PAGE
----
Texas Architect July/Aug 2007: Luxury
Texas Architect is the official publication of the Texas Society of Architects, each edition features recently completed projects and other editorial content largely written by AIA members in Texas. That collective participation was the basis of Texas Architect’s recognition by the national AIA with a 2010 Institute Honor for Collaborative Achievement.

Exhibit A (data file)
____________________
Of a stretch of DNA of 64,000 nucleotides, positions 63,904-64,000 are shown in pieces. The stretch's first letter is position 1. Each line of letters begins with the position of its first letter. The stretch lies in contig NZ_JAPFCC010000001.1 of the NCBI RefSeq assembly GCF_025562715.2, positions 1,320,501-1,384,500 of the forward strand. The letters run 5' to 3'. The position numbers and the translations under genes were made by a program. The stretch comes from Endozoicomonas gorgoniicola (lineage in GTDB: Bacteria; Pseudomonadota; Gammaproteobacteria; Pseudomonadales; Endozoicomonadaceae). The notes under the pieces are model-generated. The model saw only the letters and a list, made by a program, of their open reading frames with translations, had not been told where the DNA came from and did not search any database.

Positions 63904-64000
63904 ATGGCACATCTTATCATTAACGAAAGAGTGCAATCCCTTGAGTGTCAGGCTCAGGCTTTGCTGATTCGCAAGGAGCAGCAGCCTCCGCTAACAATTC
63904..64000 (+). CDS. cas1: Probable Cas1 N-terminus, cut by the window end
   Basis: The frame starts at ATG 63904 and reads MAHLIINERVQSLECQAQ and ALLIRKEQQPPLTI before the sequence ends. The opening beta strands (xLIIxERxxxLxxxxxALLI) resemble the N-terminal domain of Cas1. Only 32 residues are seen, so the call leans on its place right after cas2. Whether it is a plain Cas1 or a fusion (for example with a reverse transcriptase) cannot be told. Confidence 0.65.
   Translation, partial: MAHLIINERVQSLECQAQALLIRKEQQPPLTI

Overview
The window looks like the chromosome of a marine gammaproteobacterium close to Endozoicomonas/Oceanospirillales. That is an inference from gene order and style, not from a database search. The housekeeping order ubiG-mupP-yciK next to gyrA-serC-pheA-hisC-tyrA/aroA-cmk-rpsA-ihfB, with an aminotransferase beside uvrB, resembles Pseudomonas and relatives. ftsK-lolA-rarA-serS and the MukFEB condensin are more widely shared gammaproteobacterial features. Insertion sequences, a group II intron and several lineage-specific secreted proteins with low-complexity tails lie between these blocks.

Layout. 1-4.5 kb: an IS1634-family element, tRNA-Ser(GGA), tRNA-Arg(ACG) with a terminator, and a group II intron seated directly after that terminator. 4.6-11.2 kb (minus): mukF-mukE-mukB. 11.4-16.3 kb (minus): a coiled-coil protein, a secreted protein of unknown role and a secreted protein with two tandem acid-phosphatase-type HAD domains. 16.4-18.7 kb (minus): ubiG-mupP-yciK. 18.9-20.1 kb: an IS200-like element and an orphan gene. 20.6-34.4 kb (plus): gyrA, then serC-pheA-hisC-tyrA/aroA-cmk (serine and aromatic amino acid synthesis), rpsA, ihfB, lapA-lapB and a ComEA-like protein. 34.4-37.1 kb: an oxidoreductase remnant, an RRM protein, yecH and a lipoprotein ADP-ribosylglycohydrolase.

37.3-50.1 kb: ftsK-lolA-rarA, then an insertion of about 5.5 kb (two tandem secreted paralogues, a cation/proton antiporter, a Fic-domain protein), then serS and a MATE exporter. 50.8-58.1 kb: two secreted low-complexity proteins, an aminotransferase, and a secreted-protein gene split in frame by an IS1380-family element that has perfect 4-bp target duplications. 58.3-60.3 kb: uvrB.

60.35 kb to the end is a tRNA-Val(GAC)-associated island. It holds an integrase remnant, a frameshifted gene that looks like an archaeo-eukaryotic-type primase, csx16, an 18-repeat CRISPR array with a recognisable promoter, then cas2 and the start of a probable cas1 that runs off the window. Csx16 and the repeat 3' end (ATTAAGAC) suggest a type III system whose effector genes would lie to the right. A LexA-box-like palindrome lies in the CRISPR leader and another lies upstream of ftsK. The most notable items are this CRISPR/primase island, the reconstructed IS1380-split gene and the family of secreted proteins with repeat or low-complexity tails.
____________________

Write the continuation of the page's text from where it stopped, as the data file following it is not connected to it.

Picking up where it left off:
7/8 2007 TexaS aRCHiTeCT 17 Online Registration Opens for TsA Convention TsA hosts its 68th Annual convention in Austin oct. 18-20, bringing architects and design profes- sionals together to explore the theme of “democ- racy.” keynote speakers will appear on oct. 19 and include Maurice cox and Admiral Bobby r. inman. cox is an architectural educator, urban designer, and former mayor of charlottesville, va. inman is a retired admiral, entrepreneur, and lBJ centennial chair in Public Affairs at uT Austin. for more information, call (512) 478-7386 or visit www.texasarchitect.org/convention. online registra- tion begins in late July. Houston Mod Presents Hugo V. neuhaus Jr. houston Mod’s third architectural exhibition presents the work of hugo v. neuhaus Jr. (1915- 1987) at the Architecture center houston. The exhibition will include neuhaus’ acclaimed houston residential designs, drawings, new and historic photographs, models, renderings, and interviews. call (713) 456-0092 for more information. exhibit runs Aug. 2-sePT. 29 RDA Invites ‘Bridging the Park’ Participants The rice design Alliance Partners invites charrette participants to propose a design to unite north and south Memorial Park via a pedestrian bridge that will serve as a safety measure and landmark for the city. “Bridging the Park,” a juried competition presented in collaboration with Memorial Park conservatory and the houston Parks department, is open to archi- tects and non-architects working as individuals or teams of up to five. for more information, call (713) 348-4876. competition charrette Aug. 4 Houston’s Bayou Bend Celebrates 50 Years The Museum of fine Arts houston’s Bayou Bend collection and gardens celebrates its 50th anniver- sary with a new book and related exhibition. MfAh and scala Publisher’s America’s Treasures at Bayou Bend: Celebrating Fifty Years, details the history of the collection and showcases 100 masterpieces. The exhibition Building Foundations: Ima Hogg and Bayou Bend in the 1920s explores Miss hogg’s involvement in the planning and design of Bayou Bend and runs through Aug. 12 UT Austin exhibits Frederick steiner Photography The university of Texas at Austin school of Archi- tecture presents Frozen Notes: The Photography of Frederick R. Steiner, a selection of black and white photographs taken by the school of Architecture’s dean frederick steiner. exhibition runs through Aug. 24 CALenDAR a u s t i n After the dust had cleared from the tumultuous 80th Regular Session of the Texas Legislature, at least one measure that survived has enduring significance for the state’s design community. The so-called “Good Samaritan bill” (HB 823), signed into law by Gov. Rick Perry, provides architects and engineers immunity while providing pro bono services fol- lowing a declared disaster. The bill was among the initiatives coordinated by the Texas Society of Architects. Another of TSA’s initiatives also survived the legislature but was ultimately vetoed by Gov. Perry. That measure was an alternative project delivery bill (HB 447) that would have consolidated language in the Government Code relevant to the use of alternative project delivery methods on most public projects. TSA helped shepherd an amendment to the bill which was designed to curtail lawsuits against architects filed by public school districts over questionable claims of negligence involving design services. Such lawsuits have recently targeted architects, particularly in South Texas, who have done work for financially burdened school districts. Legislative wrap-up: ‘Good samaritan Bill’ signed by Gov. Perry “With Gov. Rick Perry’s veto of HB 447, TSA’s 2007 legislative report card went from ‘outstanding’ to ‘good,’” said TSA Executive Vice President David Lancaster, Hon. AIA. “The Gov- ernor’s veto of this alternative project delivery consolidation bill not only killed that initiative, one of four we had for this session, it also wiped out our attempt to deal with recent problems in South Texas in which ‘contingency fee’ con- struction-defect lawsuits have been plaguing design professionals and contractors.” According to the Governor’s office, the veto was unrelated to the amendment. Instead, a spokesman for Gov. Perry said the bill “would discourage competition in the public sector capital project development by limiting how government may contract for design and con- struction services.” Another bill relevant to the profession was SB 541, which was signed by the Governor. The bill requires that one of the eight hours of mandatory continuing education that architects earn each year to renew their state registration must be in the topic area of “sustainable design” or “green” architecture. T A sTAff a u s t i n Also during the Regular Session, legislators transfered 18 historic sites from to the responsibility of the Texas Historical Com- mission, effective in January. The sites are: • Acton (Johnson County), burial site of Eliza- beth Crockett, wife of Davy Crockett. • Caddoan Mounds (Cherokee County), the home of Native Americans who lived in the region for 500 years beginning about A.D. 800. • Casa Navarro (Bexar County) restored home on a half-acre lot in downtown San Antonio. • Confederate Reunion Grounds (Limestone County), includes 1890s dance pavilion. • Eisenhower Birthplace (Grayson County), modest two-story frame house where the future U.S. president was born in 1890. • Fannin Battlefield (Goliad County), monument commemorates execution of Col. James Fannin and 342 of his men in 1836. • Fort Griffin (Shackelford County), constructed in 1867, ruins include several buildings. • Fort Lancaster (Crockett County), built in 1850s, a stone chimney is among the ruins. • Fort McKavett (Menard County), established in 1852, features remains of 25 buildings • Fulton Mansion (Aransas County), restored 1870s Victorian home overlooks Aransas Bay. • Landmark Inn (Medina County), 1840s prop- erty in Castroville now operated as B&B. • Levi-Jordan Plantation (Brazoria County), house built 1848-1851 by slave labor • Magoffin Home (El Paso County), adobe home from 1875 is prime example of Territorial style • Sabine Pass Battleground (Jefferson County), an attempted invasion of Texas by Union naval gunboats was repelled here in 1963. • Sam Bell Maxey House (Lamar County), built in 1867 in the High Victorian Italianate style • San Felipe (Austin County), Stephen F. Austin brought the first 297 families here to colonize Texas in 1824. • Starr Family Home (Harrison County), known as Maplecroft and built in 1870s in Marshall. • Varner-Hogg Plantation (Brazoria County), stately plantation mansion built in the 1820s by enslaved workers using handmade bricks. state Lawmakers Approve Transfer of 18 sites to Texas Historical Commission